Stress is a mental condition that causes a very physical response. The last time you felt “stressed” what were you really saying? Stress quickens heart rate, increases blood pressure, and decreases blood flow to extremities. The body physically prepares to fight a battle or run for extended distances. While the human body today may not be able to live up to these physical expectations, the body is going to prepare because that is what it’s wired to do. Research supports the belief that stress causes negative health risks for pregnant women, but genetic reactions cannot be changed. If it seems like a lose-lose situation, rethink the word reaction and learn how to reduce the effect of stress both physically and mentally.
Learning positive ways to react to stress
Some experts believe there is no way to stop stress-related reactions. That is true and false. True – the body will react to stressful situations with a fight or flight syndrome that causes very real physical effects on the body. False – the definition of stress has changed widely over the years. Stress today is associated with driving, exercise, work, and children. Expectations, friendships, lack of friendships, and many other factors cause what we define as stress. The body reacts because the mind has grouped these situations in the same category as ancient stress factors like famine and war. Redefining stress can help reduce stress-related reactions.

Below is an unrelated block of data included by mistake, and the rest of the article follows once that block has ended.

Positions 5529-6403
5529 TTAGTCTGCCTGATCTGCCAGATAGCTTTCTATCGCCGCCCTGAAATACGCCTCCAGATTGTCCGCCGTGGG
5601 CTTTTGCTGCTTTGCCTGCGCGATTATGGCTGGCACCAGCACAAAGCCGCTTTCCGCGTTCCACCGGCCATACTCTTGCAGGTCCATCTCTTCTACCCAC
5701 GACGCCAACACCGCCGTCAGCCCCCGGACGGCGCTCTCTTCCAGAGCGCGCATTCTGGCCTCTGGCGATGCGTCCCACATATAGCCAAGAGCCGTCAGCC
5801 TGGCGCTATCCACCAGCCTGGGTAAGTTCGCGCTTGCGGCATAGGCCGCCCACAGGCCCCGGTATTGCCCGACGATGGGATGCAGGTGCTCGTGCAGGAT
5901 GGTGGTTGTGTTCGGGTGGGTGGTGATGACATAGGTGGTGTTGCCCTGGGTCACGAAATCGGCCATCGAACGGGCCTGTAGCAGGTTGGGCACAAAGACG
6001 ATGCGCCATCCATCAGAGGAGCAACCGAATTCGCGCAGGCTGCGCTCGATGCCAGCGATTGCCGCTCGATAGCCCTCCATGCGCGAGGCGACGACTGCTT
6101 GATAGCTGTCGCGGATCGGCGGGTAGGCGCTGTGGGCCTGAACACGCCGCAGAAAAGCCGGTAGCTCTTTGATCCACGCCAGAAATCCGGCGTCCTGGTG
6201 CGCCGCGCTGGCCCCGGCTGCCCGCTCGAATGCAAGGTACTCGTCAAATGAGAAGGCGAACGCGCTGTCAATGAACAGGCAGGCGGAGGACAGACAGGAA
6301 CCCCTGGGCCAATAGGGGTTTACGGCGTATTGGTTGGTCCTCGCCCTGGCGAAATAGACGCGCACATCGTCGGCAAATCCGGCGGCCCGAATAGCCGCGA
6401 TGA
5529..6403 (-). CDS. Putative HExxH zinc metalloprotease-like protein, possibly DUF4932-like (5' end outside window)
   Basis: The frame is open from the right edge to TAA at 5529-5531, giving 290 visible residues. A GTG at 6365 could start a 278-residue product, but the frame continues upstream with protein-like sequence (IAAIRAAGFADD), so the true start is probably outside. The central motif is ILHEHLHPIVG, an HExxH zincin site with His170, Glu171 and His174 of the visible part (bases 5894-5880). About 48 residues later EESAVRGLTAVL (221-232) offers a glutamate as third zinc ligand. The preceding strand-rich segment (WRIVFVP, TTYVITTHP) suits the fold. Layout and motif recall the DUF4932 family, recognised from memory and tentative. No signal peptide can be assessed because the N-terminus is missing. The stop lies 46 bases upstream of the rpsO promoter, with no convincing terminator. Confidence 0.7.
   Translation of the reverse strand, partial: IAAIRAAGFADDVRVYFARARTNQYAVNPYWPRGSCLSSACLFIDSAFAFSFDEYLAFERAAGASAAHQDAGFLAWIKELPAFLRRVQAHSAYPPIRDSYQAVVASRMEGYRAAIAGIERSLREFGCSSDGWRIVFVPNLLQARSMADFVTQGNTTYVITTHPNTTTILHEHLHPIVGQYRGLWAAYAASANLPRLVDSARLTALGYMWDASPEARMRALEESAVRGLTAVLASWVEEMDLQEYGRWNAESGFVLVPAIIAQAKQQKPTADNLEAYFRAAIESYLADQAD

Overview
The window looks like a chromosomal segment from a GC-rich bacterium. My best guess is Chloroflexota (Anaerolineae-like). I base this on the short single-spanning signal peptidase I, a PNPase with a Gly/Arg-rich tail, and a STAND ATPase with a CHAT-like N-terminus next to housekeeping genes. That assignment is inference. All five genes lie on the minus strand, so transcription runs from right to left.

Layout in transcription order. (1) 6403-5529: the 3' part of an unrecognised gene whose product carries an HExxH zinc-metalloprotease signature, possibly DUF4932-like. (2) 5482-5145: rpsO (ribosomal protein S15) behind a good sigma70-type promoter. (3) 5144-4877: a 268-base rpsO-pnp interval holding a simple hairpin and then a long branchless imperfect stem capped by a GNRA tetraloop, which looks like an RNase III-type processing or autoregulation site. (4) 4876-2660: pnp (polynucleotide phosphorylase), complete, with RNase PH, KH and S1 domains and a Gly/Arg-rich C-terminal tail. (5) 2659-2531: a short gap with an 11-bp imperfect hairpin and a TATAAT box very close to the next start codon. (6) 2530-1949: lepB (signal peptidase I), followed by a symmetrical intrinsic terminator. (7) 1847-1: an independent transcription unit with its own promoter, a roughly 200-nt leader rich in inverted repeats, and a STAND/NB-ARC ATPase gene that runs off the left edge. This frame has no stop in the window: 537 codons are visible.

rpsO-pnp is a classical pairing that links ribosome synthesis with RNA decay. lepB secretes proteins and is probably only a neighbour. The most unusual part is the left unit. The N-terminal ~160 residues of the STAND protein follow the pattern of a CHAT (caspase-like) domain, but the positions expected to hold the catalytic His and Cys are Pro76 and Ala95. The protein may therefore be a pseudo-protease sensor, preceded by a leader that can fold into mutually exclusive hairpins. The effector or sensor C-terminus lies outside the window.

When you were small, the dark may have caused a stress-type reaction. When mom or dad turned the lights out at bedtime, the body immediately reacted to the lack of light. Vision changes, increased heart rate, and increased hearing sensitivity all happen within an instant. What a child may not notice is increased blood pressure and heart rate. The body naturally prepares for the worst when stress presents itself. Now, many years later, the dark is your favorite place and when the lights are turned out, calm has replaced stress. The body can learn to react differently to any given situation with time.
Pregnancy and natural stress reaction
If you are planning a pregnancy, attending meditation and relaxation classes is the best way to learn a better response to stress. It can take years to retrain the body and often women want conception to occur within a shorter time frame. While the body may still react to stress with a natural protective response, the elevated heart rate and blood pressure can be offset with relaxation techniques. After the baby is born, the same classes and methods can be used to gradually retrain the brain to define stress on your terms, not societal terms.